Jacob and Esau: chapter 25:19–34
In the Hebrew culture, a woman’s inability to have children was a reproach. It struck at the core of the Hebrew belief that every family stemming from Abraham was part of the covenant of God. Infertility, a “barren womb,” was embarrassing to a wife and could end a loving relationship. The denial of motherhood was a crushing blow. And few acts of God could be a more direct blessing than the reversal of a woman’s infertility.
The answer to prayer in the case of Rebekah, Isaac’s wife, is only one example of God’s miraculously “opening the womb.” So it had been with Sarah (Genesis 15:2-6; 18:12-14; 21:1-3). So also it would be with Rachel (Genesis 29:31; 30:22-23), with the mother of Samson (Judges 13:2-24), with Hannah (1 Samuel 1:2-20), and at the beginning of the New Testament with Elizabeth, of whom John the Baptist would be born (Luke 1:5-25).
Eventually, Esau and Jacob were born to Isaac and Rebekah. As firstborn son, Esau was destined to become head of the family and inherit a double share of the estate. However, he sold his birthright and forfeited any claim to the blessing that went with it. While God does not say anything good about Jacob’s strategy in tricking Esau, he openly condemns Esau’s attitude. Esau was worldly minded (Hebrews 12:16-17). He was destitute of spiritual insight and of appreciation for the blessings of God’s covenant with Abraham. He, like many today, lived only for the moment.
Isaac and Abimelech: chapter 26
Since the Philistines did not migrate from the Aegean Sea to the southern coast of Canaan until the early 12th century B.C., the reference to them in verse 1 must be explained. It seems likely that a later editor updated the ethnic designation of a non-Canaanite people originally known as Caphtorites (Deuteronomy 2:23) by calling them “Philistines” (Jeremiah 47:4; Amos 9:7).
In this chapter we see how Isaac became afraid that Abimelech would kill him and take his beautiful wife, Rebekah. Like his father before him, Isaac lied about his relationship to his wife. He repented, though, and, during the years that followed, God allowed him to prosper.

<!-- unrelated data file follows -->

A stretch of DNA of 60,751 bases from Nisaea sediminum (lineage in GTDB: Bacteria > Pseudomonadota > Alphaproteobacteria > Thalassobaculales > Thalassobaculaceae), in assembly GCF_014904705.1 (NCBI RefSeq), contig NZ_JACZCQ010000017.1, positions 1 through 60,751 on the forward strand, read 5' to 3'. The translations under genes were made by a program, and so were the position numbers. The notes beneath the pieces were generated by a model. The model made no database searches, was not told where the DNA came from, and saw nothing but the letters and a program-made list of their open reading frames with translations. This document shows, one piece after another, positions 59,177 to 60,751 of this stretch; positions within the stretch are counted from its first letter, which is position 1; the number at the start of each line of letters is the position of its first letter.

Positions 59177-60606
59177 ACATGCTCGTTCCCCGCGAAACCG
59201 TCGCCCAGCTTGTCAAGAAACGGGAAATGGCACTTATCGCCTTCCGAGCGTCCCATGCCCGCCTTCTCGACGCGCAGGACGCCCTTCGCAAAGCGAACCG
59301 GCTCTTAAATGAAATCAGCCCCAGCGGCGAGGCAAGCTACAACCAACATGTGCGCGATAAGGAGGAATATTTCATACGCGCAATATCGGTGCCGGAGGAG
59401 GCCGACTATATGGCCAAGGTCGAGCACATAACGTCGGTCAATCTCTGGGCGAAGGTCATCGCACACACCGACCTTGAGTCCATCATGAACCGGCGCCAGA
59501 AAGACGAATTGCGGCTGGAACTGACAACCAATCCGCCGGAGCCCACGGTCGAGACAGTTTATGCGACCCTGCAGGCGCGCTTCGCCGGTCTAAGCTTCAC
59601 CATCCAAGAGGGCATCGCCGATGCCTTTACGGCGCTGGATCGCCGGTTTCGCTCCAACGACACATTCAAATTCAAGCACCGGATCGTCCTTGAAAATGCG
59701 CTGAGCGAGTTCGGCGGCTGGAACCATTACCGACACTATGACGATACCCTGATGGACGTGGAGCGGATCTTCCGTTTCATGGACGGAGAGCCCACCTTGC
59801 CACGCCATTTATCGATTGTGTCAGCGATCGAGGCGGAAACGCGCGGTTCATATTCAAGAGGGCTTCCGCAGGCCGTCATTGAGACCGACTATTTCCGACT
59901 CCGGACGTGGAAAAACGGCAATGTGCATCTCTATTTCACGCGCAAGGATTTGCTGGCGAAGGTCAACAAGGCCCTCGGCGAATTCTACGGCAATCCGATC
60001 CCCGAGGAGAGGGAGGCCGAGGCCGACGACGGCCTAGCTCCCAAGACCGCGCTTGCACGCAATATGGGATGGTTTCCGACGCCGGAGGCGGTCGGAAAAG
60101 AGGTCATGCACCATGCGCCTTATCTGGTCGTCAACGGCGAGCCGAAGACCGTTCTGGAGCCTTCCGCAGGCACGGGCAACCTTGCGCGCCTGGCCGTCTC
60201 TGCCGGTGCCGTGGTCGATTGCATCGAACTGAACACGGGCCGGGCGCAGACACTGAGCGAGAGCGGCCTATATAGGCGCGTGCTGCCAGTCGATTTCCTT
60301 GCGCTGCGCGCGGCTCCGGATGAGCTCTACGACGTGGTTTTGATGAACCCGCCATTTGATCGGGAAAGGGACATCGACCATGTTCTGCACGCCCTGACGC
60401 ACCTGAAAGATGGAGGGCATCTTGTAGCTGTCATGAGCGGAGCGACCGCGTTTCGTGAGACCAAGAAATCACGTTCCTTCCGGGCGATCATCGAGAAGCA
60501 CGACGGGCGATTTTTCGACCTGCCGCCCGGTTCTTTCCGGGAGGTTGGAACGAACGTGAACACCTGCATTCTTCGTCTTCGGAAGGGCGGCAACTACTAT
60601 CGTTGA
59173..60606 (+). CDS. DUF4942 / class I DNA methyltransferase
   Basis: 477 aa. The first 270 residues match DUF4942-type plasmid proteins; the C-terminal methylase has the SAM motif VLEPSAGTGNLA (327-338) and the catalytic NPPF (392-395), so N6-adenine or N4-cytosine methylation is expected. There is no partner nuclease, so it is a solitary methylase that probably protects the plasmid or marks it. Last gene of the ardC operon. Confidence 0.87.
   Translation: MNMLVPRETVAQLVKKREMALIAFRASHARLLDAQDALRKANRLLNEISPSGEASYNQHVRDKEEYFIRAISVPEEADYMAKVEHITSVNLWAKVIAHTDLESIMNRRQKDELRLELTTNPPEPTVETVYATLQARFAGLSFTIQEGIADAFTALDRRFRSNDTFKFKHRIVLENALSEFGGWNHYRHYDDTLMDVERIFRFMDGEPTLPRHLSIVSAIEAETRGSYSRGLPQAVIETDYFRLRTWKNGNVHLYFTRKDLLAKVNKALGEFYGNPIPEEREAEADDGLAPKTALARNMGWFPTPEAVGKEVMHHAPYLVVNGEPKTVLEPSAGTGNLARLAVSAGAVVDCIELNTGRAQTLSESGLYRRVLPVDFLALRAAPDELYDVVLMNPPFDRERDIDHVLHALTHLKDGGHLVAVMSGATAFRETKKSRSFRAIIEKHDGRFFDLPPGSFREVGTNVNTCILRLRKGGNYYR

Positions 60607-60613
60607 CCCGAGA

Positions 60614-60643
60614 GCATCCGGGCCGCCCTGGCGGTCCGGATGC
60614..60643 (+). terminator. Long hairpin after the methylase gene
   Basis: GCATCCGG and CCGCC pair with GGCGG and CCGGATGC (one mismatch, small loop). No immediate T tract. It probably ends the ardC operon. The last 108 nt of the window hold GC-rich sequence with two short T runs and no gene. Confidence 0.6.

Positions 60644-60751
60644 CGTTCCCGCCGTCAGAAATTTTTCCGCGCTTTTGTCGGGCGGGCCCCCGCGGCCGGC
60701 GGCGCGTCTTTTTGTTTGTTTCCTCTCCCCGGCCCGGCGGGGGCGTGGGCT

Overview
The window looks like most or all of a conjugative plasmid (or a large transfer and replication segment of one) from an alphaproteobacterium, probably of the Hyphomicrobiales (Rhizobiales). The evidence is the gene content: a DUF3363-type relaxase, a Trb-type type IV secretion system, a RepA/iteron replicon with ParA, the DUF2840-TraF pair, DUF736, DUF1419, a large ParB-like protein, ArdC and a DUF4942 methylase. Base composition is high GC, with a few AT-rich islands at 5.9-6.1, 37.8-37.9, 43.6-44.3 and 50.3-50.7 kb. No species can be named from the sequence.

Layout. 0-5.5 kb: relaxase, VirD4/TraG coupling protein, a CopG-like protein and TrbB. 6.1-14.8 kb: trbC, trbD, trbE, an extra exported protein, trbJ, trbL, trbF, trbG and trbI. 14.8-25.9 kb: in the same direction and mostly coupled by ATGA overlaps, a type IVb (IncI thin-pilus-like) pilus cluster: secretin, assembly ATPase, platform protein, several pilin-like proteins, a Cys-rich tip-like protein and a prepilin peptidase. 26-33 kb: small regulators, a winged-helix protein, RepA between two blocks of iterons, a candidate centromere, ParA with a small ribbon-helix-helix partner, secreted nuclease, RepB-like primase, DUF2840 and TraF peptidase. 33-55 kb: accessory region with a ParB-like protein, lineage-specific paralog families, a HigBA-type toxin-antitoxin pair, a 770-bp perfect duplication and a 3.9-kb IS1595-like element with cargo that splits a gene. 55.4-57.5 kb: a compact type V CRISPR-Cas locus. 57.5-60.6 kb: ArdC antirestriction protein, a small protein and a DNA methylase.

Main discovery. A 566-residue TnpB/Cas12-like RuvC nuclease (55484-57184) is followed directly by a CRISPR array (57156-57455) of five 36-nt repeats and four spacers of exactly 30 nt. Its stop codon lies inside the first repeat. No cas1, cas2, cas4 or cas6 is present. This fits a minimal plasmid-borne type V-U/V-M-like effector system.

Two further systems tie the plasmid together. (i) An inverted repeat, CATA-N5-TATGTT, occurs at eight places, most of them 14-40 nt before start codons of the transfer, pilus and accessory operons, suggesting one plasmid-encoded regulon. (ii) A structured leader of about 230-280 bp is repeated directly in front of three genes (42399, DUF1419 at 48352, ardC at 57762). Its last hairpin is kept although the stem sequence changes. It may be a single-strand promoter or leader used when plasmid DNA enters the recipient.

Out of jealousy, the men of Gerar plugged Isaac’s wells and tried to get rid of him. Gerar was on the edge of a desert, so water was precious. If someone dug a well, he was staking a claim to the land. To plug up someone’s well was an act of war. In the end, Isaac moved to Beersheba, where God encouraged him with a special revelation. Here, for the first time, we see the title that would later become so familiar: “The God of your father Abraham” (Genesis 26:24).
|Jacob went close to his father Isaac, who touched him and said, ‘The voice is the voice of Jacob, but the hands are the hands of Esau.’ He did not recognize him, for his hands were hairy, like those of his brother Esau; so he blessed him” (Genesis 27:22).|
Isaac blesses Jacob: chapters 27–28
God already told Rebekah (Genesis 25:23) that her older son (Esau) would serve her younger son (Jacob). But when she heard that Isaac was going to bless Esau, she took matters into her own hands and devised a plan to trick Isaac, who was blind, into blessing Jacob instead.
Shortly after blessing Jacob, Isaac realized the deception, but still recognized Jacob as heir to God’s promise to Abraham (Genesis 27:30-33; 28:1-4).
In the ancient world, the time of death was a time when the powers of the dying head of the family could be rallied to enable him to pronounce his last will and testament in the form of a blessing…. The act of blessing in words of poetry set the blessing into motion and brought about what was pronounced. Once these power-laden words of blessing were spoken, they could not be recalled…. The [patriarchs] understood the blessing to be very much under the control of God. (Walter Harrelson, Genesis, Genesis to Revelation Series, p. 63)
Although the blessing became Jacob’s, he paid a heavy price for the deception. Esau hated Jacob and wanted to kill him. Isaac and Rebekah’s relationship was damaged, and Rebekah apparently never saw her favorite son again.
Fleeing for his life (Genesis 27:41-45), Jacob eventually reached the city of Luz, where God appeared to him in a dream. In it, God repeated to Jacob the promises he had made to Abraham and Isaac, adding his personal guarantee of blessing and protection (Genesis 28:10-15). Jacob renamed the city Bethel, meaning “house of God” (verse 19).
A mother’s love
Frederick W. Robertson, a 19th-century English preacher, gave a memorable sermon titled “Isaac Blessing His Sons.” Robertson read Rebekah’s words to her son Jacob: “Go out to the flock and bring me two choice young goats, so I can prepare some tasty food for your father, just the way he likes it. Then take it to your father to eat, so that he may give you his blessing before he dies…. Let the curse fall on me. Just do what I say” (Genesis 27:9-13).